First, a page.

As with the Patron Saints of Ireland, Scotland and Wales, the facts about George’s life are shrouded in mystery, and have been blurred by stories. It is generally accepted, however, that George was born in AD 270 in Eastern Turkey to Christian parents. It is unclear what happened to his father, but records show that George and his mother moved to Palestine when he was old enough to become a Roman soldier.
George was a very successful member of the Roman garrison and earned the high rank of Tribunus Militum or Military Tribune (A military tribune was an officer who ranked below the legate and above the centurion).
At some point during the reign of Emperor Diocletian (245-313 AD), George resigned his commission and joined the rebellion against the Emperor’s persecution of the Christians. Captured and tortured, George stayed loyal to his faith, enraging the Emperor, who had him dragged through the streets of Nicomedia, Turkey. Then, on 23rd of April, in 303 AD, Diocletian had George beheaded.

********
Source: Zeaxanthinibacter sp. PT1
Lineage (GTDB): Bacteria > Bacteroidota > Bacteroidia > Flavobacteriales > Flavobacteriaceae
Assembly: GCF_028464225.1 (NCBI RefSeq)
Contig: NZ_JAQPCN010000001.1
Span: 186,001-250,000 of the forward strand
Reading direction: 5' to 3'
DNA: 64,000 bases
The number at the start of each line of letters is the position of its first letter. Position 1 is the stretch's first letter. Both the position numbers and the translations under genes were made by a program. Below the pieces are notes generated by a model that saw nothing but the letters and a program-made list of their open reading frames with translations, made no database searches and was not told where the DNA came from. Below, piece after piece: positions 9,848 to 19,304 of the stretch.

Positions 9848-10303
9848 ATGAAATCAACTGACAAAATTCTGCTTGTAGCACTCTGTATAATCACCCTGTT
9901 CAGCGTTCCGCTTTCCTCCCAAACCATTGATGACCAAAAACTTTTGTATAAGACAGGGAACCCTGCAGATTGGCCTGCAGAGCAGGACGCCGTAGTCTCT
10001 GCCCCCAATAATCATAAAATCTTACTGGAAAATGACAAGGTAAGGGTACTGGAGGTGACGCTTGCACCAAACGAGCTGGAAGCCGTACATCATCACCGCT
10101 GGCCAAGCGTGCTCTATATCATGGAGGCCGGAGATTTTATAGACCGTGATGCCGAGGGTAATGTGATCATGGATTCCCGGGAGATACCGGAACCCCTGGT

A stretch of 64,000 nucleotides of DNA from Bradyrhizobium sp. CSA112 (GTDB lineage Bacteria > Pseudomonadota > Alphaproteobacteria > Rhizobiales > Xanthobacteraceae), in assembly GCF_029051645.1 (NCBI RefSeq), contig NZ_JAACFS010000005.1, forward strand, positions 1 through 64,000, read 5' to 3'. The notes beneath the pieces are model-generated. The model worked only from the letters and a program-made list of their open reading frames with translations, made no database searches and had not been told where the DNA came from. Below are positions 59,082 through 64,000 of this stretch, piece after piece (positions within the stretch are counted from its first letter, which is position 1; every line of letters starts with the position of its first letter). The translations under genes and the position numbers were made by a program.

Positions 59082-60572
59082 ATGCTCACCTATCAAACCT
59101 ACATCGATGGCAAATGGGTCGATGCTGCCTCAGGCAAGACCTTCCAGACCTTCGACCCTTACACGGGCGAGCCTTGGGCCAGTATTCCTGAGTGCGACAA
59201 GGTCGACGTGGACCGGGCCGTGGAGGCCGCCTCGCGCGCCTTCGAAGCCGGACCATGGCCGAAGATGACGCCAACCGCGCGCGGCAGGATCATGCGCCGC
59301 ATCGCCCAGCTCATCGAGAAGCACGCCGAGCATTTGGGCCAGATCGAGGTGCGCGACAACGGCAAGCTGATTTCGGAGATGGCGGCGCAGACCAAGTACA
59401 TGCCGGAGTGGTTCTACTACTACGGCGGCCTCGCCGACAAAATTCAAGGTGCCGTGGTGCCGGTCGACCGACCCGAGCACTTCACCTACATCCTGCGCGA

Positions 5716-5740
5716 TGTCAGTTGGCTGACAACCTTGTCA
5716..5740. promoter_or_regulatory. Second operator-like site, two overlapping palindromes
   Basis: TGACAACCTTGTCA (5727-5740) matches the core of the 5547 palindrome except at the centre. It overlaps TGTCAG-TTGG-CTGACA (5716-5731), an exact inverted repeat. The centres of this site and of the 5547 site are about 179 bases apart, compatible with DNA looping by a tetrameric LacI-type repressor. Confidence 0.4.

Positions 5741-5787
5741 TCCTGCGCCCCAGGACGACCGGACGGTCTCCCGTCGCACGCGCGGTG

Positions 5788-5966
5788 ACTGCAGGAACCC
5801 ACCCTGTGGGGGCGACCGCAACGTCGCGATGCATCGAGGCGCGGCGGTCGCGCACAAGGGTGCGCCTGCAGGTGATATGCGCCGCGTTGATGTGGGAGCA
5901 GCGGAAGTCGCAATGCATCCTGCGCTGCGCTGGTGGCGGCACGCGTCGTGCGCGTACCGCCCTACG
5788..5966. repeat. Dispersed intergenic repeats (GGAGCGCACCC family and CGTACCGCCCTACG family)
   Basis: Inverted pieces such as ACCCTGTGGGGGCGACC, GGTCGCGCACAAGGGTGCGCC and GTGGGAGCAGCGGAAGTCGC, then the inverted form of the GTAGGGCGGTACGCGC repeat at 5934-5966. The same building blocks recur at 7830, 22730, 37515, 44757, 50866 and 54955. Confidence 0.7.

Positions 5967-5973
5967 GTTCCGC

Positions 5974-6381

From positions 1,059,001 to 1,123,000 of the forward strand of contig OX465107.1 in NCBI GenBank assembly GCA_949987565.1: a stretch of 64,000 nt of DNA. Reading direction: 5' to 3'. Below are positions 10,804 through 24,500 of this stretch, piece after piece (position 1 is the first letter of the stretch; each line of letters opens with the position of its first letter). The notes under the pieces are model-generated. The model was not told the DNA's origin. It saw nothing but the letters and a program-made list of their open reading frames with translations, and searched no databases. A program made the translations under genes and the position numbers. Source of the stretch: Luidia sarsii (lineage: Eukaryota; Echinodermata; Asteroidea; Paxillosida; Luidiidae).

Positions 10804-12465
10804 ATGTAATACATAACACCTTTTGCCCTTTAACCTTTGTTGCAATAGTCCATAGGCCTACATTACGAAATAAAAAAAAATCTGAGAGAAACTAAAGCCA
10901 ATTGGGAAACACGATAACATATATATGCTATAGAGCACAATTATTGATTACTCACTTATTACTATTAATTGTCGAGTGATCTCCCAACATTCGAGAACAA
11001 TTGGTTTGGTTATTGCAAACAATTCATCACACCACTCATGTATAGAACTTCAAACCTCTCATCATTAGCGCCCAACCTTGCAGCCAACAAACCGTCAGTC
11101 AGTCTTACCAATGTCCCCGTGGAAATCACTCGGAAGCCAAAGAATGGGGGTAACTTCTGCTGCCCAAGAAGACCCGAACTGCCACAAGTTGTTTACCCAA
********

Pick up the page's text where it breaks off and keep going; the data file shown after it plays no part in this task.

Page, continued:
Legend has it that Diocletian’s wife was so impressed by the bravery of George, and his loyalty in the face of certain death, that she adopted his faith. Not long afterwards, she too was executed for her Christianity.
It is uncertain when George was actually named as a Saint by the Christian church. The earliest found recorded reference to St George comes from St Adomnán, the Abbot of Iona in Scotland. In this 7th Century manuscript the Abbot details the story of the Saint’s exploits, which had been passed to him by Arcuif, a French bishop who had travelled to Jerusalem with the crusaders.
During the middle ages, with the rise of the Crusades, the romance of George’s story grew in popularity. Miracle appearances of St George were even reported, including tales that swear he presented himself outside Jerusalem in 1099 and led the Crusaders into battle.
In 1348, King Edward III founded the Order of the Garter (the premier order of chivalry or knighthood in England). He placed The Order under Saint George’s patronage and declared the medal should be awarded on the 23rd April each year by the reigning Monarch.
Such was the popularity of St George in England, that in 1415 Henry V, after winning the battle of Agincourt, finally proclaimed him the Patron Saint of England.
Dr Kathryn Bates is a graduate of archaeology and history. She has excavated across the world as an archaeologist, and tutored medieval history at Leicester University. She joined the administrative team at Oxford Open Learning twelve years ago. Alongside her distance learning work, Dr Bates is a bestselling novelist, and an itinerant creative writing tutor for primary school children.